The euro extended its losses against the U.S. dollar on the back of weakening labor market conditions in France. While the PMI reports released earlier this week fueled hope that the Eurozone’s second largest economy is recovering, an increase in joblessness raises questions on whether the economy has really stabilized. This is especially true as the number of people seeking full time employment rose to its highest level ever. Without an improvement in labor market conditions, it will be extremely difficult for the economy to recover, which is why reducing unemployment is President Hollande’s number one priority. News that consumer confidence held steady in Germany provided very little support to the euro. The currency pair continues to be pressured by yesterday’s comments from ECB policymakers who warned that negative rates are a policy option. If economic data continues to surprise to the downside, the central bank could become more vocal about their willingness to increase monetary stimulus. With no major Eurozone economic reports scheduled for release tomorrow, euro could remain under pressure.

Australian Dollar – How High Can it Fly?

Investors bought Australian dollars aggressively today, sending the currency to its strongest level in 4 months. From its 0.8660 low set in late January, the currency pair appreciated nearly 7% over the past 2 months. While slowing Chinese growth poses a major risk for Australia’s economy, the Reserve Bank’s decision to shift from an easing to neutral monetary policy bias kicked off the rally in AUD in early February. Since then, signs of improvement in the domestic economy reinforced the central bank’s brighter outlook, giving investors strong reasons to unwind their short positions. The latest surge in the currency was driven by last night’s comments from RBA Governor Stevens. It was not so much what he said but what he didn’t say that sent the currency pair to year to date highs. Having previously expressed a desire to see the AUD/USD closer to 85 cents, Stevens refused to talk down the currency and in fact didn’t overtly mention their discomfort with the level of exchange rate even though it is 7 cents higher than where they would have liked to see it back in December. Even when pressed by a reporter on whether 90 cents is a “line in the sand,” Stevens refused to lock the central bank into an exchange rate target. While every policy making body would prefer a weaker currency in a low inflation, slow growth environment, in the case of Australia, they have become more tolerable of a stronger currency now that the economy is performing better. The RBA still expects the currency to move lower in the long run because of the terms of trade and the prospect of higher U.S. rates. However between their neutral monetary policy stance, improving data, speculation of stimulus from China and liquidation of short positions, investors will be happy to take the Australian dollar as high as 94/95 cents in the near term. According to the most recent CFTC IMM report, speculative short positions were shaved by 35% as of last Tuesday. There’s no doubt that more short positions have been covered and we would not be surprised if positions are currently close to neutral. In other words, we don’t believe that a short squeeze will contribute much more to the AUD/USD rally. However there’s plenty of scope for fresh longs especially if China fast tracks stimulus.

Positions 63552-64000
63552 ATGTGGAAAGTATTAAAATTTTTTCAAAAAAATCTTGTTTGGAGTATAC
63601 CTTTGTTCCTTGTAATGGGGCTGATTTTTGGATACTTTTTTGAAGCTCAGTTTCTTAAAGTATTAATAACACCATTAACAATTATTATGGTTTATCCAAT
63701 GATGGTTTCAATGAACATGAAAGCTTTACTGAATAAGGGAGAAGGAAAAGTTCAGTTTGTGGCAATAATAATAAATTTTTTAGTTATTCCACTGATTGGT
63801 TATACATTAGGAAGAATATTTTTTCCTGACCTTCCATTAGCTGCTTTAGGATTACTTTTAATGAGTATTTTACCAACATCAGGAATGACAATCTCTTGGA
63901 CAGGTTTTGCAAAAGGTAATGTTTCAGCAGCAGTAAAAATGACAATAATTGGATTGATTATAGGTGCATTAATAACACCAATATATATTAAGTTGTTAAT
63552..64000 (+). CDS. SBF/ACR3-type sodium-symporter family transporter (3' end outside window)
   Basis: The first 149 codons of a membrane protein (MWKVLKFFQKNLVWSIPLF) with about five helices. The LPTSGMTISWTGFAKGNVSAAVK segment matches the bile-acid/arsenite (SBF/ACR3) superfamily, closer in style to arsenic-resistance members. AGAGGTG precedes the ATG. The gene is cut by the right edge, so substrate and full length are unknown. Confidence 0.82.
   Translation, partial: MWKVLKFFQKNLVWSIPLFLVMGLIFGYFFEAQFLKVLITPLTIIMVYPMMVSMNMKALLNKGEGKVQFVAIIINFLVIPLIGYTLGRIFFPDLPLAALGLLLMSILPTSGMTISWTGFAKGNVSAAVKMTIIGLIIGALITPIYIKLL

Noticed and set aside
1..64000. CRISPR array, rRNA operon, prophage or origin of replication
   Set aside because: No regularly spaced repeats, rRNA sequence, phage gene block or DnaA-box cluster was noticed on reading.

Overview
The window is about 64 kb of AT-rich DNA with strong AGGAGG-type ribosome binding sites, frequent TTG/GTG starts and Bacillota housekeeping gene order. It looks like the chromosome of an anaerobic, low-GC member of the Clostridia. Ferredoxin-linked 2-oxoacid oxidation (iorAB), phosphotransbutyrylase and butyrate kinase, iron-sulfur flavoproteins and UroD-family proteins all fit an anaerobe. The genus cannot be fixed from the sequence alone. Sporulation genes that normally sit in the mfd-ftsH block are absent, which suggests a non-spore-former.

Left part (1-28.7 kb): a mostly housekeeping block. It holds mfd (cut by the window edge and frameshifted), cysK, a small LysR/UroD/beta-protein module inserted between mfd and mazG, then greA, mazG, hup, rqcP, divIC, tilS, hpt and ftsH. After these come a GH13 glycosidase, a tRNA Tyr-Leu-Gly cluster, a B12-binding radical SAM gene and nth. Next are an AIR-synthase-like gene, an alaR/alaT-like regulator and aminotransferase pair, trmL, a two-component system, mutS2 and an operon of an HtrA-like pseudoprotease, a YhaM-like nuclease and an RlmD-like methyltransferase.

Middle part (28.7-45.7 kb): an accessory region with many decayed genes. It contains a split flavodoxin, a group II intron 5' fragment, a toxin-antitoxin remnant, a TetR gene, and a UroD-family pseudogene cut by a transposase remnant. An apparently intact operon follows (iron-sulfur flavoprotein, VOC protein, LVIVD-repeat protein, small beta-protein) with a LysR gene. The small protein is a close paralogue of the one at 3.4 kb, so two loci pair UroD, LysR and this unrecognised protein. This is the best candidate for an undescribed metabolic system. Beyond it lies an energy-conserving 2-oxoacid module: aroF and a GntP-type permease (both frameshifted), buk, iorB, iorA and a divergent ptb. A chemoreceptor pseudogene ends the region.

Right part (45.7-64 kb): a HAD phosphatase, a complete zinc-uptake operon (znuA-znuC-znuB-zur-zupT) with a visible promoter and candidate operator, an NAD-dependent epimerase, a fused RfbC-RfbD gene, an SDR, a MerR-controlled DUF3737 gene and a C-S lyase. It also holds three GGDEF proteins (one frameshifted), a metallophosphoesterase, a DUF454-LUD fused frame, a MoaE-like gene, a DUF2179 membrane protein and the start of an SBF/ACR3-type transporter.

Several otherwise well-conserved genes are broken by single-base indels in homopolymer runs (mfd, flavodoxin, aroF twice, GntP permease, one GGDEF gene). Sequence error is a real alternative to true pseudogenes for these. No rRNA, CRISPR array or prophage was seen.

JPY: BoJ Hanging Tight Ahead of Tax Increase

There was very little consistency in the performance of the Japanese Yen today, which traded higher against the U.S. dollar, euro and Swiss Franc and lower against every other currency. We’ve got a lot on the Japanese economic calendar this week but the major economic reports are not scheduled for release until Thursday evening. The only piece of data released last night was the corporate service price index, which held steady in February after a downward revision in January. As measure of inflation, this decline illustrates the long path to 2% inflation for the Bank of Japan. While the central bank expressed very little desire to raise stimulus, according to Etsuro Honda, an adviser to Prime Minister Abe, the BoJ could decide as soon as mid May if further stimulus is needed after the sales tax hike to keep inflation on track for meeting its 2% target. Japanese policymakers are not saying no to additional stimulus but they want to see how much damage the tax increase has on the economy before jumping in with more support.

Kathy Lien
Managing Director